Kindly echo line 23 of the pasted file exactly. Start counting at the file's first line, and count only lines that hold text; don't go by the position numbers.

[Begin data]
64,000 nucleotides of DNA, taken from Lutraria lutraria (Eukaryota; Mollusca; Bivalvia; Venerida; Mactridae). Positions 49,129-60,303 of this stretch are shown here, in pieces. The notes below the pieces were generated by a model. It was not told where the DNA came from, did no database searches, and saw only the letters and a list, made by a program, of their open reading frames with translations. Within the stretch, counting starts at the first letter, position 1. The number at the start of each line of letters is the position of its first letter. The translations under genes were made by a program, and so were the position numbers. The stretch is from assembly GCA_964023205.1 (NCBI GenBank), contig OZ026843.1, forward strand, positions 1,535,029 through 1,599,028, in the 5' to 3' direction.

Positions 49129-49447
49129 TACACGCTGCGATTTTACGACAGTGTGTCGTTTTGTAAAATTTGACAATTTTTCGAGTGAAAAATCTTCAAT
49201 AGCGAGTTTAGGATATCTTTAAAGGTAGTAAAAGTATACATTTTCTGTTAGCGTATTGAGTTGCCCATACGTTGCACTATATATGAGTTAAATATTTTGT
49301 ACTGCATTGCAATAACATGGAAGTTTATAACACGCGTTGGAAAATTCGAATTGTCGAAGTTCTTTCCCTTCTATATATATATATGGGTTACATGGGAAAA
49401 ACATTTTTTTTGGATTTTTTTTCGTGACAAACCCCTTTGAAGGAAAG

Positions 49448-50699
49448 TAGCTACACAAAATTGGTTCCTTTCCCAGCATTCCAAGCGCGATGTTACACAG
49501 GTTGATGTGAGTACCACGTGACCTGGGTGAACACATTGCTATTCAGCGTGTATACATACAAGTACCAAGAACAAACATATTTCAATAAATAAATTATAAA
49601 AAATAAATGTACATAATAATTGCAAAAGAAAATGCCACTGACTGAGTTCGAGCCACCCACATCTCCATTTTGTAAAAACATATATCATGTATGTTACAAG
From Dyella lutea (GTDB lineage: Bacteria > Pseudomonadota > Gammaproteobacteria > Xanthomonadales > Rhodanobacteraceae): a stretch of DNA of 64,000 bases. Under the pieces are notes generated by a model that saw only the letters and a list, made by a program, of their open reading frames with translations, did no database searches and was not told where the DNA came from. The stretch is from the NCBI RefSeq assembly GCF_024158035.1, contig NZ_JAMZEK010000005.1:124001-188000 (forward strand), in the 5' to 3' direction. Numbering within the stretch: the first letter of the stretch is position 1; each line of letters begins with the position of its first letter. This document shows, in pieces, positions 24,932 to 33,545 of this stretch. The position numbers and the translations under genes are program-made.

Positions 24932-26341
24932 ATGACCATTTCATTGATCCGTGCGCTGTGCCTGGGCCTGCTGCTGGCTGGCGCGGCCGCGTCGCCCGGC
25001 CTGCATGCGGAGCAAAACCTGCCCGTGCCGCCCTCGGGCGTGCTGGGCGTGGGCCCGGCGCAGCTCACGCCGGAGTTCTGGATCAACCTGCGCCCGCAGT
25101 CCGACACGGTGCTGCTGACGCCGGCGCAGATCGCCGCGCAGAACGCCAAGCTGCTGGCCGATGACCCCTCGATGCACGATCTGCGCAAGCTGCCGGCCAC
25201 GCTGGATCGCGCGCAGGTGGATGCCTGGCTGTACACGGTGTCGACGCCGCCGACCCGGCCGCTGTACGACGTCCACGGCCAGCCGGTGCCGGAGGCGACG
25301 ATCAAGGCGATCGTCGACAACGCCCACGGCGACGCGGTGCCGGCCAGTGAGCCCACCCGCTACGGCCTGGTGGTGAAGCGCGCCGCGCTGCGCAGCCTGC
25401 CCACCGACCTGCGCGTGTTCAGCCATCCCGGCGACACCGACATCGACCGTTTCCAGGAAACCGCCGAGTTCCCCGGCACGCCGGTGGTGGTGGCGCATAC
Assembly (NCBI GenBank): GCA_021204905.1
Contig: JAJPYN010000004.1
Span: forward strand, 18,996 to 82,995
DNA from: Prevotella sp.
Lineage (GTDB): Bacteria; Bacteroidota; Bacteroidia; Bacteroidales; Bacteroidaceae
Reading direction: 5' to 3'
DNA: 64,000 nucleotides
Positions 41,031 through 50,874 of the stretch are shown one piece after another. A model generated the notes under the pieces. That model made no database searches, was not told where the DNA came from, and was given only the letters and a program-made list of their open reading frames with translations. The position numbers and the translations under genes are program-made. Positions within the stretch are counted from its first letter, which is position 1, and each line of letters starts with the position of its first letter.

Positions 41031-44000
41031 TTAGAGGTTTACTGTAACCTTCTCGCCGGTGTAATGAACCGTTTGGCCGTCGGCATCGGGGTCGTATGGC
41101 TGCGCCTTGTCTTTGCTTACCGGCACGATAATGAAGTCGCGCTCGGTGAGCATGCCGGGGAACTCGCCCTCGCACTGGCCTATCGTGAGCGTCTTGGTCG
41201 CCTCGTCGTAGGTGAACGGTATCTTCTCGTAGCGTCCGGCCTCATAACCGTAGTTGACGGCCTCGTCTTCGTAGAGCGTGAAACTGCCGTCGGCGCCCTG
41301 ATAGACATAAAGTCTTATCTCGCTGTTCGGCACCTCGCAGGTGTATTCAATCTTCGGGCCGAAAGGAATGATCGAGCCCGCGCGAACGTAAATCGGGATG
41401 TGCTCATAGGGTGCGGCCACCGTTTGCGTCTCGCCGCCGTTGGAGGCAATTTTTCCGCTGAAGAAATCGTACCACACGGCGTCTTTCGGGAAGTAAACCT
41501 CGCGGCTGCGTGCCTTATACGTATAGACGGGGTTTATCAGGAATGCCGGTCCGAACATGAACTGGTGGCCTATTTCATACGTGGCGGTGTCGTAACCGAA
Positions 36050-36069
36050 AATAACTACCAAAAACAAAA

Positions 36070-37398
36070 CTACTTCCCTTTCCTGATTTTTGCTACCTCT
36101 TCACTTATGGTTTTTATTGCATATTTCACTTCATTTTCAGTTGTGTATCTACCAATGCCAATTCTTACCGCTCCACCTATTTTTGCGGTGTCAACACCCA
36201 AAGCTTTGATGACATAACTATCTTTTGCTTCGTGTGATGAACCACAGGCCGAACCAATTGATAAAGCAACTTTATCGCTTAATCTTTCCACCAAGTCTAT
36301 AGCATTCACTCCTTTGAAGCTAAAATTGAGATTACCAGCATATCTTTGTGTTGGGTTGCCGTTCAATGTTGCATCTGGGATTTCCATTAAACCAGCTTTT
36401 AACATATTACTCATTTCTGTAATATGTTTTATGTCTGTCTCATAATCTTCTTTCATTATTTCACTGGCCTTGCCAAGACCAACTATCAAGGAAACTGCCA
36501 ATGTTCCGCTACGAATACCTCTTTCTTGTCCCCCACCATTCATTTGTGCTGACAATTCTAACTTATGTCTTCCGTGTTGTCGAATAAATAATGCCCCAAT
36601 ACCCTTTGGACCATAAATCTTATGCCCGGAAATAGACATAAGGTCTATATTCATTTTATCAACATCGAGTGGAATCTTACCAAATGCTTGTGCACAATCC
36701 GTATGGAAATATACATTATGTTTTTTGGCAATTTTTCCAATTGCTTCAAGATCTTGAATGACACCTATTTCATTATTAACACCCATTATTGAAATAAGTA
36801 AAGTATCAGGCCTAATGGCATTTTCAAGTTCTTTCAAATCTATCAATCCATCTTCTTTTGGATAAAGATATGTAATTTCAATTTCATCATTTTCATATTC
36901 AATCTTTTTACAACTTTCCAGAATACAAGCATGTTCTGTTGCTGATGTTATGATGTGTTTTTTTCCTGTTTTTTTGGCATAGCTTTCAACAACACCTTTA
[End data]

Lineage (GTDB): Bacteria; Bacteroidota; Bacteroidia; Bacteroidales; Bacteroidaceae